- #1

austinmw89

- 17

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Problem statement:

The E field measured just above a glass plate is equal to 2 V/m in magnitude and is direct at 45° away from the boundary, as shown in the figure. The magnitude of the E field measured just below the boundary is equal to 3 V/m. Find the angle theta for the field in the glass just below the boundary.

(sorry I don't know why uploading the image flipped it upside down)

I have the solution from the manual for this problem, but I still don't understand it. I'd really appreciate if someone could explain the beginning set-up of the solution:

E_1tan = E_2tan -> E_1cos(theta)=E_2cos(45°) -> cos(theta) = (E_2/E_1)*(sqrt(2)/2) -> theta = 61.9°.

I can follow the math from the second step, but my geometry is pretty rusty and I don't understand how they start with the tangents and also how they go from tangents to cosines.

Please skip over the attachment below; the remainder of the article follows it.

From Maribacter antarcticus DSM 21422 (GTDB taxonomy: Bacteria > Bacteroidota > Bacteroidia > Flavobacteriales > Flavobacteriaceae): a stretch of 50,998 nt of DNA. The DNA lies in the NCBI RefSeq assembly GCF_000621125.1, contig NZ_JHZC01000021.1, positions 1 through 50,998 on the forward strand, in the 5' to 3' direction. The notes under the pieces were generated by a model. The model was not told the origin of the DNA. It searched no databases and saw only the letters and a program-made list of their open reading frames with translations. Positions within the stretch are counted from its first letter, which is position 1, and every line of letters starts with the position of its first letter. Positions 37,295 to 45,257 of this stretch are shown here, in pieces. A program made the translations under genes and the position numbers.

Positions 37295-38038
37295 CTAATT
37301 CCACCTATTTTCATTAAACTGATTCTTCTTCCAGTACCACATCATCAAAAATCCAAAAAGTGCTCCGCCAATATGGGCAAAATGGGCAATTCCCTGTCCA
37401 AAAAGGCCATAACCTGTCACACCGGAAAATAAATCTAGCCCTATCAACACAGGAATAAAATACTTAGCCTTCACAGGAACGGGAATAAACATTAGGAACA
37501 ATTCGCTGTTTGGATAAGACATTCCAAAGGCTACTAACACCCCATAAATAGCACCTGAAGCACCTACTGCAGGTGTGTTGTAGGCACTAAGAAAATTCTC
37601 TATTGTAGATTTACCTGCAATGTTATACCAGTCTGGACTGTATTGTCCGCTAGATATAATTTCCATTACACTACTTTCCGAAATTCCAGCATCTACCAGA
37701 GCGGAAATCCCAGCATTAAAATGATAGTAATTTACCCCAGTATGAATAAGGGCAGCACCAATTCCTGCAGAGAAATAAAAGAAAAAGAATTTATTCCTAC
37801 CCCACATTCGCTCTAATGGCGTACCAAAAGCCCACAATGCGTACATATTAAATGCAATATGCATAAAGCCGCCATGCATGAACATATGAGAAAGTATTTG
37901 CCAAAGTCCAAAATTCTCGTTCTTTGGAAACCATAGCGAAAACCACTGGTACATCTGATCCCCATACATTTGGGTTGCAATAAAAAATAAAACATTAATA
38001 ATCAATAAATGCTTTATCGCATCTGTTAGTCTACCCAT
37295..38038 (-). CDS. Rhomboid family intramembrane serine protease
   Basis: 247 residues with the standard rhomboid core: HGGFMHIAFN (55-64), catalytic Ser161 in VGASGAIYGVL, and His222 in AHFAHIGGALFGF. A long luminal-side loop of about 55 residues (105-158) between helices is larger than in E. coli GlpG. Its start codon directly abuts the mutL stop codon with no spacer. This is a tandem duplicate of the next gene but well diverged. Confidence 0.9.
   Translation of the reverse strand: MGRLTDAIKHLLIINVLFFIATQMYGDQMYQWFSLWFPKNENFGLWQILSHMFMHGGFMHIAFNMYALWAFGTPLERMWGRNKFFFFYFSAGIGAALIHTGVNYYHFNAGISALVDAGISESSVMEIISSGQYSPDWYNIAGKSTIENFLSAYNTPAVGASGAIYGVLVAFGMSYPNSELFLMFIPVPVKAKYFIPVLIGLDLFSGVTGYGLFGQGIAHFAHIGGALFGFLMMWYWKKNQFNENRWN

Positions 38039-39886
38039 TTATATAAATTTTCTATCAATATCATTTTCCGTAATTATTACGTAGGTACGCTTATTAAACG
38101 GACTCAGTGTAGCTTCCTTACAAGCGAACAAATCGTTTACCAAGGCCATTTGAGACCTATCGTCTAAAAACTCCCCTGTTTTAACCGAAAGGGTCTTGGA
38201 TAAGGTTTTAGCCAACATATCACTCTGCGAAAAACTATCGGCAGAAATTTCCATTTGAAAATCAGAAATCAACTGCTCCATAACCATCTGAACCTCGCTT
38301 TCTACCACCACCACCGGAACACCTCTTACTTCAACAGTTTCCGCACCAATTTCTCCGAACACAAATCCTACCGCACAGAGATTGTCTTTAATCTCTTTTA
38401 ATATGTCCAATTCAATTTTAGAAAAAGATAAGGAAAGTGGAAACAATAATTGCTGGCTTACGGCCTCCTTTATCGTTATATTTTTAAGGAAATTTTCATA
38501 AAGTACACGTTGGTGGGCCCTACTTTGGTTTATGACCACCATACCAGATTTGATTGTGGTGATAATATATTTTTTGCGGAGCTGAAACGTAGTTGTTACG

The E field measured just above a glass plate is equal to 2 V/m in magnitude and is direct at 45° away from the boundary, as shown in the figure. The magnitude of the E field measured just below the boundary is equal to 3 V/m. Find the angle theta for the field in the glass just below the boundary.

(sorry I don't know why uploading the image flipped it upside down)

I have the solution from the manual for this problem, but I still don't understand it. I'd really appreciate if someone could explain the beginning set-up of the solution:

E_1tan = E_2tan -> E_1cos(theta)=E_2cos(45°) -> cos(theta) = (E_2/E_1)*(sqrt(2)/2) -> theta = 61.9°.

I can follow the math from the second step, but my geometry is pretty rusty and I don't understand how they start with the tangents and also how they go from tangents to cosines.

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